According to a joint report (2016) published by Experian, PKJ Littlejohn and the University of Portsmouth fraud in the UK could be costing as much as £193bn; nearly four times the last government estimate of £50bn (2013). The estimated loss is largely borne by the private sector at £144bn; which as a cost per adult is a considerable £4,000.
So why is there such a significant difference in these figures? The truth is that no official statistics exist in the UK for the overall level of fraud; largely due to the almost limitless ways in which fraud can be committed, ranging from share sale fraud to mortgage fraud; employee fraud against their employer to computer crime and insurance fraud to falsifying expenses.
Added to this, the fact that the face of fraud crime is far less visible mainly due to business transactions being almost 100% virtual with no human checks or controls means the actual financial risks and cost is probably virtually unknown. However, what all fraud professionals allude to is that the fraud risk to SME’s and the private sector could be one of the largest threats faced by organisations today.
Anecdotes surrounding fraud are almost equal to the number of types of fraud. One example that provides a salient reminder of the threat is the data from the annual Office for National Statistics Crime Survey for England and Wales (CSEW) in the 12 months leading up to September 2016. Whilst it was the first CSEW that included a full year’s data on fraud and computer misuse, the figures show that of the 11.8m incidents of crime in the report, an estimated 5.6m were relating to fraud and misuse. Unless we become more aware and vigilant of the risks around us, this figure is destined to increase.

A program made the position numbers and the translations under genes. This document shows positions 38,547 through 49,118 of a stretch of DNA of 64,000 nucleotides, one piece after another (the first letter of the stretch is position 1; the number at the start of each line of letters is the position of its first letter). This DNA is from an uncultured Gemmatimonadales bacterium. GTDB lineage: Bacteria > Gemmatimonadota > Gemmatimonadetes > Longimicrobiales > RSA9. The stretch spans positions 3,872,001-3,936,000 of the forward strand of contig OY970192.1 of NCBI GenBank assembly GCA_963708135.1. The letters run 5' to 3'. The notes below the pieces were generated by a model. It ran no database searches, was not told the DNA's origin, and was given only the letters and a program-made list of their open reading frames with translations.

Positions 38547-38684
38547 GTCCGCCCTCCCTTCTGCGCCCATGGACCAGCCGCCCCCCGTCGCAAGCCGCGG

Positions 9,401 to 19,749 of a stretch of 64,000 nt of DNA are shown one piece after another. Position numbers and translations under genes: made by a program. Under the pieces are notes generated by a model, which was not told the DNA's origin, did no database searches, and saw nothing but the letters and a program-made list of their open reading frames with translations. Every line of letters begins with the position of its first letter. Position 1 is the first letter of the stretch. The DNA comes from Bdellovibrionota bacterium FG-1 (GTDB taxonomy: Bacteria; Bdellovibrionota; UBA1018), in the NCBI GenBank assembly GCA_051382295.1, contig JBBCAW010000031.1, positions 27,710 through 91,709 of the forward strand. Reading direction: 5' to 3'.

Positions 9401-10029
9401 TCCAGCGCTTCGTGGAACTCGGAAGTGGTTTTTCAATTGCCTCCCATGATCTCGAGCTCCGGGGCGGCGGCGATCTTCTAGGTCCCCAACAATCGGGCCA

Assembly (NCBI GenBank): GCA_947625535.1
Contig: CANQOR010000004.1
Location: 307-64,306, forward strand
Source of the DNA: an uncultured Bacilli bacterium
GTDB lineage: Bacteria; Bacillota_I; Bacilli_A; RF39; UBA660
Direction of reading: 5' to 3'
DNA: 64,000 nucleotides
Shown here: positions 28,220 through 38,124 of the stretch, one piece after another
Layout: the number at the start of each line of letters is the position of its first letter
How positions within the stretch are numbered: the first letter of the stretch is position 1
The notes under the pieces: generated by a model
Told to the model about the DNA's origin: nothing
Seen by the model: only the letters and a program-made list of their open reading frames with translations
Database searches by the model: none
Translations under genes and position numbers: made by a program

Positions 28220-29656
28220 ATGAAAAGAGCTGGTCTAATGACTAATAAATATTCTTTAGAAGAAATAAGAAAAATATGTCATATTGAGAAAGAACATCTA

So what can organisations do to prevent and understand the sources of these risks?
The answer very much lies with the fact that all fraud is committed by people. So whilst implausible, the only sure fire way for an organisation to be 100% sure that they will not be affected by fraud is not to have staff, any customers, suppliers or in fact any communicate with any human to do business.
Consequently, every single organisation however small, is at an increasing risk of fraud. The only reasonable way to prevent fraud is to fully understand the risks, implement controls and then more importantly adhere to those controls when they are in place. There has never been such a need for business professionals to understand the scope of fraud risk and the practical steps that can be taken to detect and reduce both the financial and reputational damage.
Becoming accredited by the ACFE is a wise step to help many legal and accountancy professionals to get ahead in this growing arena of intelligence. In the past two years, here in the UK, ACFE have accredited around 100 delegates from large organisations in the media; online retail and manufacturing as well as independent and small enterprises. The programme provides a comprehensive understanding of the extent of fraud, covering these 4 key areas;
Law Related to Fraud
Financial Transactions and Fraud Schemes
Fraud Prevention and Deterrence
You will receive direct tuition and the opportunity to network with like-minded individuals. This informative course provides much needed know-how to ensure we have the levels of intelligence needed to keep all of us safe from this often invisible crime and enable businesses to remain vigilant.